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The Dictator’s Handbook Why Bad Behavior Is Almost Always Good Politics Bruce Bueno De Mesquita and Alastair Smith

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Interesting book about the history of politics, includes examples of leaders, some of whom are dictators from all across the world and speculates reasons behind their behaviour and the effects of this. Outlines that without essential supporters the leader would be finished.

Breaks this down into three groups, which book describes as the three dimensions to politics:

Interchangeables: the voters are the nominal selectorate

Influentials: the electors of the electoral college that really choose the leader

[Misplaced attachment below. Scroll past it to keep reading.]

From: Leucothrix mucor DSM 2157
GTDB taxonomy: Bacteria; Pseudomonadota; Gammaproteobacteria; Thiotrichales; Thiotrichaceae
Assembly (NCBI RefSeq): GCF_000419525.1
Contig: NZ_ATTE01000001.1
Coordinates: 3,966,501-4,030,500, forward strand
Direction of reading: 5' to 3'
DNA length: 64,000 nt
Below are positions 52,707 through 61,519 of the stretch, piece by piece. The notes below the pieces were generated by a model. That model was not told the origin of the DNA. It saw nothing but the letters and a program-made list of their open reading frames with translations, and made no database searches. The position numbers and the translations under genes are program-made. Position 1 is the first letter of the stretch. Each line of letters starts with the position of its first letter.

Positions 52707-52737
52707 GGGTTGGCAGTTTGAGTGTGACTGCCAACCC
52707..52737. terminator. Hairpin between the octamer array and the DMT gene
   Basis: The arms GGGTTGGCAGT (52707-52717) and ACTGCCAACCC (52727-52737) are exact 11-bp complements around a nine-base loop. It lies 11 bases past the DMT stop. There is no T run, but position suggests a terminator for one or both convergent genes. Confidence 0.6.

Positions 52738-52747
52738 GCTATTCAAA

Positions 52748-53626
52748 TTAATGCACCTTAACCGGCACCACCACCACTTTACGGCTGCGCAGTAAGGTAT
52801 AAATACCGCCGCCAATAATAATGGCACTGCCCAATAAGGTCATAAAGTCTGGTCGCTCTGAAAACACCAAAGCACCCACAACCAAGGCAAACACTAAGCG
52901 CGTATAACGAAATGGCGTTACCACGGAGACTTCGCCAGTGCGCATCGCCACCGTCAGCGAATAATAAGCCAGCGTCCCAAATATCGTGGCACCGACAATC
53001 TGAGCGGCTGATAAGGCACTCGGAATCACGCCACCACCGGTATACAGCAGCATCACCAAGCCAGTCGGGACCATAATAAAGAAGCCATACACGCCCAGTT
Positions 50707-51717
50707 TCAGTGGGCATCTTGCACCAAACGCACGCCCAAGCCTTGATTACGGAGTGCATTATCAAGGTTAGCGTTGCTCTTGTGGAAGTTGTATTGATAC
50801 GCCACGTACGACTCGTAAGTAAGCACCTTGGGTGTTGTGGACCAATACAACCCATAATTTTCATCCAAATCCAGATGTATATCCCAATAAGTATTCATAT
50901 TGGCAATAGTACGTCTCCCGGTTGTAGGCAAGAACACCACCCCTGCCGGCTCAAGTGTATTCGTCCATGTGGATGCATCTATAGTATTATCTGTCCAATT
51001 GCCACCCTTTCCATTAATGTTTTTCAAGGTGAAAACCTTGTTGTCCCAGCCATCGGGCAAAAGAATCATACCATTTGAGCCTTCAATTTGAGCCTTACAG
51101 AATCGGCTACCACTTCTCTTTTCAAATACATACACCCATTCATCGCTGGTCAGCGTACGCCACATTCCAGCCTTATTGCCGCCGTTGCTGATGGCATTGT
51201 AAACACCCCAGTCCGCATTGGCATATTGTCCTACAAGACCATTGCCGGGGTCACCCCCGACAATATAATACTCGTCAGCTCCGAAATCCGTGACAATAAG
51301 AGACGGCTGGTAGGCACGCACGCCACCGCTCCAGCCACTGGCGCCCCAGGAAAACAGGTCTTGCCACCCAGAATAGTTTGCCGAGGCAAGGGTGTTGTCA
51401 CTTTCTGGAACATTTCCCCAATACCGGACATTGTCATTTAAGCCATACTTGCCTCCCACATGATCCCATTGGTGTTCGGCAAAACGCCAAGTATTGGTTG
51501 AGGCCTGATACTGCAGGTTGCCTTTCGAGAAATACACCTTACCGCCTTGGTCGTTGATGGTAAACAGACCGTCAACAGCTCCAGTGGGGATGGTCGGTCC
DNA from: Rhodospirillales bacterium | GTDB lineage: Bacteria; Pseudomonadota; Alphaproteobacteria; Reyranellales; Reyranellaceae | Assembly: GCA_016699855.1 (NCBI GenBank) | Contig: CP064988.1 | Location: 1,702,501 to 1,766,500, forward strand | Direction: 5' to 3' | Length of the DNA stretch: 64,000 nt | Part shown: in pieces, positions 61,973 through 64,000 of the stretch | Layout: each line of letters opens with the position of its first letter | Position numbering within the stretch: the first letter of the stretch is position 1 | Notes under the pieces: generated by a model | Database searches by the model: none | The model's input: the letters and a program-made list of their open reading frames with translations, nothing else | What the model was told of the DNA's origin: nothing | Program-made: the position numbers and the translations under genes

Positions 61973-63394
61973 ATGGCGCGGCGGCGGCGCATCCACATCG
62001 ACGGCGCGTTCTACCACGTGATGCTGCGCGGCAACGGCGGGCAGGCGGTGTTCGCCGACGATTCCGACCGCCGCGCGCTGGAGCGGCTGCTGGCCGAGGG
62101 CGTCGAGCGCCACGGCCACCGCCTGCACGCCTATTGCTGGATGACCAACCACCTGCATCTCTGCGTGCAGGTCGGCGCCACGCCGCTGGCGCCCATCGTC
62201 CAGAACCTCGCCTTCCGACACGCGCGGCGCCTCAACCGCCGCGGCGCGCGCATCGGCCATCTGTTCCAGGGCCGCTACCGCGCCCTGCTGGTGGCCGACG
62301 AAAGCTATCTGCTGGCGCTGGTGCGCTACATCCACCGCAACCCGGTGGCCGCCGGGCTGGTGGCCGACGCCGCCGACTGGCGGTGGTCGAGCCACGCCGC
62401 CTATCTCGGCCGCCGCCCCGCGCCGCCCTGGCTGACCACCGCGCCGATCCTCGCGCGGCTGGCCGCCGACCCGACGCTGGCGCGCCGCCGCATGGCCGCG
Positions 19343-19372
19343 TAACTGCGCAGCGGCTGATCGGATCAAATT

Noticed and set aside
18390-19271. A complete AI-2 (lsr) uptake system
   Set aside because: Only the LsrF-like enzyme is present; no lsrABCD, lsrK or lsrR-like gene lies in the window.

Essentials: the winning coalition support for a candidate that translates into a presidential win in the electoral college

Different countries have different systems. In essence book argues that a leader must make sure their essentials and ideally the influentials are looked after well to keep them in power. If you can change the relative size of interchangeables, influentials, and essentials this can make a real difference in basic political outcomes.

Suggests that a dictator / president / prime minister needs to firstly take care of themselves and their essential supporters first rather than the needs of the country to stay in power. If a leader is ill, for example with a terminal illness supporters will often move their support to a leader they perceive will serve them better in the longer term.

To keep power:

Rule 1: Keep your winning coalition as small as possible

Rule 2: Keep your nominal selectorate as large as possible.

Rule 3: Control the flow of revenue

Rule 4: Pay your key supporters just enough to keep them loyal.

Rule 5: Don’t take money out of your supporter’s pockets to make other people’s (the interchangeables) lives better.

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